The Yin and Yang of Creating Success
It’s something many of us yearn for, and doggedly pursue. We set our goals high and fail to be satisfied until they are complete and then set some more.
But what does success really comprise and what does it take to achieve it?
At any given moment our clever brain has three things on its mind,
To keep us safe
To help us find reward
To conserve (mental) energy
When it comes to success, oh boy, does our brain know how to celebrate! It’s that sense of exhilaration, joy and wonderful extra swoosh of dopamine triggered by the brain’s reward circuitry that makes us feel so good and want more.
Achieving success begins by recognising how your brain is set up to guide you to the reward you seek. While being focused, having a plan and the momentum to take action is important, true success requires a number of complementary interrelated and opposing forces.
Focus vs. Uncoupling from focus
Focus requires your full and undivided attention. This is hard work for your brain and consumes a lot of mental energy. While staying on task is an essential cognitive skill, so is the time spent on unfocused work.
While we assume our conscious mind is doing all the heavy lifting thinking, it’s easy to overlook the important role played by our subconscious. Planning for success includes accessing all those other unconnected thoughts and ideas by allowing your mind to wander, accessing your imagination and natural creativity.
Alert vs. Asleep
Being alert to what is happening around you helps you to stay focused. This keeps you safe, and helps you to notice those nuances of what others are saying and doing (or not).
You may be wondering how being asleep promotes your success? Well, I’m yet to meet a highly successful person who hasn’t appreciated the value of getting enough sleep. Unless they happen to be one of those highly annoying people with the short sleep gene who really can get by with 4-5 hours of sleep at night, but they are rare. The rest of us mere mortals do much better by attending to our physiological need for 7-9 hours of good quality uninterrupted sleep for better attention, memory, cognition, creativity, accuracy and mood. Did I mention that getting enough sleep is more than a good idea for your future success?
Connection vs. Disconnection
We are hard wired to connect with others. It’s another safety feature, but the added advantage is that working with a support team amplifies results, because it allows for the sharing of ideas and knowledge. With technology advancing so fast it’s hard to keep up, so sharing data makes sense and helps conserve precious mental energy.
But taking time to be alone with your thoughts is also part of the critical path for success. This is the mental sorting required to determine what you’re looking to achieve, what it might look like, how you’re going to get there and who you need to come on the journey with you. Finding your thinking space starts with scheduling in your 15 to 30 minute daily appointment. If you’ve no time to think, how can you possibly know you’re heading in the right direction?
Move vs. Be Still
Many entrepreneurs and successful business people credit their success to the fact they stay physically fit and healthy. When designing your success making exercise part of your normal schedule makes perfect sense because all the studies have shown how aerobic exercise (the huffy-puffy sort that gets your heart rate up) primes the brain for better mental performance. Better still it helps reduce stress, boosts your feel-good hormones and zoups up your memory and cognition.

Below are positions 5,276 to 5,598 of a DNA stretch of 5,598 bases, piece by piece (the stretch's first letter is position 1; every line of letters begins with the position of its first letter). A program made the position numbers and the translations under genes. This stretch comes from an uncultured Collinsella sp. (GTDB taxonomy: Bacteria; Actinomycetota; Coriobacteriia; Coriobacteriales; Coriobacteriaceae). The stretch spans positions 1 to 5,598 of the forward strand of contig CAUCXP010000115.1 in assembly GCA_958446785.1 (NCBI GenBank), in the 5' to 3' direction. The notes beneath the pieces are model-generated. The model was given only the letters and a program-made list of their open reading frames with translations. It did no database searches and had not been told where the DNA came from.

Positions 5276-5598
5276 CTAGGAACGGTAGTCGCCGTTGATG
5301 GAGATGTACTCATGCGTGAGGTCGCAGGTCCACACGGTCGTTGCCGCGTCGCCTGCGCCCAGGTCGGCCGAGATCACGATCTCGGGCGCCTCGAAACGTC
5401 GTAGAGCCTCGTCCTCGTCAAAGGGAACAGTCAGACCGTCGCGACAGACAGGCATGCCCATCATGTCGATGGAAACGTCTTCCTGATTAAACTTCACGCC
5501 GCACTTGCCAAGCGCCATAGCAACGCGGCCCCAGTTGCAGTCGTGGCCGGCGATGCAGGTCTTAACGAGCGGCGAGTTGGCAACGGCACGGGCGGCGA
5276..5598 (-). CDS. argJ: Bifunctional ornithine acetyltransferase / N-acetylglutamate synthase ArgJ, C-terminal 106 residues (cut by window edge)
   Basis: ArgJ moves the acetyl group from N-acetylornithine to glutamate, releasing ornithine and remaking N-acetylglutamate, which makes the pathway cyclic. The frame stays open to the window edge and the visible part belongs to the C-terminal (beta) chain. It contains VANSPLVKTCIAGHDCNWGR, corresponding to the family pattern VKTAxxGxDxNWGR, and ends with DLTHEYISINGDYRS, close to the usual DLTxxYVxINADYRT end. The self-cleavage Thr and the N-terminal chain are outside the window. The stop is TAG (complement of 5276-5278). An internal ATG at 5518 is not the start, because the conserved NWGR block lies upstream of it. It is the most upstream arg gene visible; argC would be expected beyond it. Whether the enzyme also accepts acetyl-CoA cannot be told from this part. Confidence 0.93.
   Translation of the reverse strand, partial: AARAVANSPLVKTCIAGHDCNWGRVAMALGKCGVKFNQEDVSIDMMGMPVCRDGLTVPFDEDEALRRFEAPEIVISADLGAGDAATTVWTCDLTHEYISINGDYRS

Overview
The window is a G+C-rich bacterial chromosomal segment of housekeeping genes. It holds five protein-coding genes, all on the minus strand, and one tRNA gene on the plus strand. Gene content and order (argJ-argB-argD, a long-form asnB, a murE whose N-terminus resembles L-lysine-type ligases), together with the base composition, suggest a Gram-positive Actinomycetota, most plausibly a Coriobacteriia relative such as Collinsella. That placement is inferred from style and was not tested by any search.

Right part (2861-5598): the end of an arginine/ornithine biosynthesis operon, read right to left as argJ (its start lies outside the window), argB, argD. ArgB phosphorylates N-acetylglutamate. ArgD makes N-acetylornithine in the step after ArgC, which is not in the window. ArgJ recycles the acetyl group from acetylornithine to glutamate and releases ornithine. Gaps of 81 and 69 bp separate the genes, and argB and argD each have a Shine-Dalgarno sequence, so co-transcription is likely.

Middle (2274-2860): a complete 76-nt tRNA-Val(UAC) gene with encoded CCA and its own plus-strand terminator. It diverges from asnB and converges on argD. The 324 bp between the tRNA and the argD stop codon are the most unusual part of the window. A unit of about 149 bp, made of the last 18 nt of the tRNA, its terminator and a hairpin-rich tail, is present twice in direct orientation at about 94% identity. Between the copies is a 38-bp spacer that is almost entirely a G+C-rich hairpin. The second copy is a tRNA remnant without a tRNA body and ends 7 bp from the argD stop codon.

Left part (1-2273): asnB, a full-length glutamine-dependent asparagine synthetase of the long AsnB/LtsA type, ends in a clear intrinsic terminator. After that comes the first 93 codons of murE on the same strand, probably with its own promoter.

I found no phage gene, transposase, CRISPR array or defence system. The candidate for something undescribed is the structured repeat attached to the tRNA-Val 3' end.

Stilling our chattering mind can be harder than corralling a troop of monkeys with ADHD, but is an essential component to better thinking. Thinking hard all day long and interacting with our technology leads to those hyper stimulated, hyper connected minds that find it difficult to switch off. That’s why practicing some form of meditation or mental relaxation, restores and refreshes minds for greater clarity and focus. Mindfulness has been shown to increase the brain’s level of neuroplasticity leading to an increase in the cortical density of grey matter in the hippocampus (the area used for learning and memory) and the prefrontal cortex in just eight weeks.
Logic vs Intuition
Many of us have become used to driving a lopsided brain that is heavily weighted to the left. The left hemisphere is primarily concerned with logic, analysis and reasoning, so when working with the numbers, calculating your expected return on investment and implementing your plan this is very helpful.
But sometimes it’s good to tune in to your intuition or “gut-feeling” This is especially true if you’re well experienced and have accumulated expertise and wisdom. It doesn’t necessarily mean it’s always right, but ignoring your gut can occasionally come with a painful cost. That’s why thinking critically and listening to that inner voice can facilitate better decision-making.
Success vs. Failure
It’s great to savour our success, but important also to embrace our failures; to be grateful for the opportunity they provide to assist our understanding of what matters to us, to stay curious and develop possibility thinking. As Thought Leaders we are encouraged to ‘Fail Fast’, to try lots of things out, to discover what works, what doesn’t and move on quickly. Failing fast is a great way to accelerate our way forward.
Your success encompasses all your social, emotional, spiritual and intellectual needs. The success journey is designed to help us appreciate the setbacks, obstacles and challenges we face along the way as part of the instructional guide to personal and professional growth. Because just like playing “pass the parcel” it is that delicious anticipation of reward, rather than the final prize that gives us the greatest pleasure of all.